You will have to be quite quick to be able to see them though, because at around 20:27 GMT the two planets will fade as they go over the horizon. 

They will be bright enough to view with the naked eye or a pair of binoculars.

It is best not to use a telescope, however, as you may not be able to fit both planets into the view.  

Venus, Mars and Jupiter align over the Isle of Portland in the English Channel

Venus, Mars and Jupiter align over the Isle of Portland in the English Channel 

STARGAZING TIPS 

When looking at faint objects such as stars, nebulae, the Milky Way and other galaxies it is important to allow your eyes to adapt to the dark – so that you can achieve better night vision.

Allow 15 minutes for your eyes to become sensitive in the dark and remember not to look at your mobile phone or any other bright device when stargazing.

If you’re using a star app on your phone, switch on the red night vision mode.

Source: Royal Museums Greenwich 

April 11 – Mercury at Greatest Eastern Elongation 

This is the best time to view Mercury because it will reach its highest point in the sky after sunset, offering the best view of the planet for the whole year.

It reaches what is known as its ‘Greatest Eastern Elongation’, where it has the maximum angular separation from the sun, as observed from Earth. 

This means Mercury will be more visible than usual because it won’t be as obscured by the brightness of the Sun.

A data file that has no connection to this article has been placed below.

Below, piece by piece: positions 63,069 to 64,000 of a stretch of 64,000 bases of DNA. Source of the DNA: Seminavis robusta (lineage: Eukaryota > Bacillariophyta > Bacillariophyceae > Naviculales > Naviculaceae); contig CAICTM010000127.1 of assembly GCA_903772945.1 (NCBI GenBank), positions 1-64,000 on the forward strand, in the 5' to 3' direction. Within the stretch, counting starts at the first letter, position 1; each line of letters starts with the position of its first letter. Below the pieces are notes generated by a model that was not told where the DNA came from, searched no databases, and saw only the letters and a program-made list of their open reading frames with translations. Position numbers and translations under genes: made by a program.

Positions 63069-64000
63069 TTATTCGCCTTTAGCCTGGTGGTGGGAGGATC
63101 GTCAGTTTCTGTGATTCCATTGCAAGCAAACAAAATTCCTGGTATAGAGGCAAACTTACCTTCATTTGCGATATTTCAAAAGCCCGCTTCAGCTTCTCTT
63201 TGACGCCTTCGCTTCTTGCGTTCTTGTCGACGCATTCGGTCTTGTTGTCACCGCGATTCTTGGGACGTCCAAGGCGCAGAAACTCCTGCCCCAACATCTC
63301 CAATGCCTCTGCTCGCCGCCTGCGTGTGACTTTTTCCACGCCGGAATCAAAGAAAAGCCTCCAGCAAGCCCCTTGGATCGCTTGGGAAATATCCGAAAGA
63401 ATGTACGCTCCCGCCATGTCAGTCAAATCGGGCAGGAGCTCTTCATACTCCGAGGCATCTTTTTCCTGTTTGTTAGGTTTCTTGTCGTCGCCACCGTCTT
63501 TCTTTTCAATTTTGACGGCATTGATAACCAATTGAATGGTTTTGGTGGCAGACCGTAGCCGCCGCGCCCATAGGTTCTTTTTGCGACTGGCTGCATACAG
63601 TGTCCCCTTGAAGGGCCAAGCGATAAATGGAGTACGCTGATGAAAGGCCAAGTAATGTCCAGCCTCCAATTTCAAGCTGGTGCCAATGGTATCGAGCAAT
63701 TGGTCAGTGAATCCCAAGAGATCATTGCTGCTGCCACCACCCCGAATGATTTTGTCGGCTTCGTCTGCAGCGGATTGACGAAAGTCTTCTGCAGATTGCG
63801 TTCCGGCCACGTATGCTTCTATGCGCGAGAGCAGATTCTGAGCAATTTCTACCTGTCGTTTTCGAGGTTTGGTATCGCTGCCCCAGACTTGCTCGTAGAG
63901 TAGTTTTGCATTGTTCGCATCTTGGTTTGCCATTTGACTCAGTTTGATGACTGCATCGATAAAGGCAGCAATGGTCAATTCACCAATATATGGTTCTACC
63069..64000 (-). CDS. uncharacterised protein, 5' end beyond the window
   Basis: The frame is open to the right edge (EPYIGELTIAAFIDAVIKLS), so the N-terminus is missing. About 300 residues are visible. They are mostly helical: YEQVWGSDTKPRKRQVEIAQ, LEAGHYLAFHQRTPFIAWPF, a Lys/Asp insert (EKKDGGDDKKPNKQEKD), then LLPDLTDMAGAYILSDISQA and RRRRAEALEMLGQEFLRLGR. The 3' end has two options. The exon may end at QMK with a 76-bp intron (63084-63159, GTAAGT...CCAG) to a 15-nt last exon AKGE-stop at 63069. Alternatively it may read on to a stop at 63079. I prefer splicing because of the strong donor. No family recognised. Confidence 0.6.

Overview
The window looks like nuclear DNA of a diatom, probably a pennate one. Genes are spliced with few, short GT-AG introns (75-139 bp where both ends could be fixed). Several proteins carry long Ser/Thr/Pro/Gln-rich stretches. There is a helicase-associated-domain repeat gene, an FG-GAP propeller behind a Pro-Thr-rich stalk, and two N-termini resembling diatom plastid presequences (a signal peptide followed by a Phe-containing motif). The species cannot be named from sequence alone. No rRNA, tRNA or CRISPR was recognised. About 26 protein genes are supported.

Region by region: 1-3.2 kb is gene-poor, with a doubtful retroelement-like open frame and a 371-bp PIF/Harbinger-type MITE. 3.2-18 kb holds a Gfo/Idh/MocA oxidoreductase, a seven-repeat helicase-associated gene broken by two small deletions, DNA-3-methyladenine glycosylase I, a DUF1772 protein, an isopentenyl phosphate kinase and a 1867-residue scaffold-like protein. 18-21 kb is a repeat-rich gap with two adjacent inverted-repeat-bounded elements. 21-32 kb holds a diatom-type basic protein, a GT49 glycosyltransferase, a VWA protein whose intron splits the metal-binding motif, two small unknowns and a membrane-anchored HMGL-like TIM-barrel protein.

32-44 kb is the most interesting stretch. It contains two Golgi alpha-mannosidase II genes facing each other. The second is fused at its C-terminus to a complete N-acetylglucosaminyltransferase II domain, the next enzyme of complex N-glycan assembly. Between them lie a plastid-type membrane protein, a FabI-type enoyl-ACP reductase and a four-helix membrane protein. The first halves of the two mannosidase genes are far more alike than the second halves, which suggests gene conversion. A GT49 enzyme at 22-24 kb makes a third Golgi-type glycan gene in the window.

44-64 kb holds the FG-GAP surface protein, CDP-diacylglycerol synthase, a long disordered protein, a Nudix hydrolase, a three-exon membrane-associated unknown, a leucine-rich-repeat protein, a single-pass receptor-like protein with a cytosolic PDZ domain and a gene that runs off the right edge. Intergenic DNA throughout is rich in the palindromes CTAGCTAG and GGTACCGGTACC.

It is one of two ‘inferior planets’. Inferior planets are those that orbit closer to the Sun than the Earth (the other being Venus).

The elongation of a superior planet – one with an orbit beyond the Earth’s orbit (Mars, Jupiter, Saturn, etc) – can vary from 0 degrees to 180 degrees.

Inferior planets, however, range between 0 degrees and a greatest elongation of 28 degrees for Mercury and 48 degrees for Venus.

As it is the smallest planet in our Solar System, and closest to the sun, it is best to have a pair of binoculars handy to try spot the tiny dot. 

In April 2023, Mercury reaches what is known as its 'Greatest Eastern Elongation', where it has the biggest angular separation from the Sun, as observed from Earth. This means the planet will be more visible than usual because it won't be as obscured by the brightness of the Sun

In April 2023, Mercury reaches what is known as its ‘Greatest Eastern Elongation’, where it has the biggest angular separation from the Sun, as observed from Earth. This means the planet will be more visible than usual because it won’t be as obscured by the brightness of the Sun 

April 22, 23 – Lyrids Meteor Shower 

The Lyrids meteor shower is one of the oldest known meteor showers in the UK, first being observed more than 2,500 year ago when the first sighting was recording in 687 BC by the Chinese.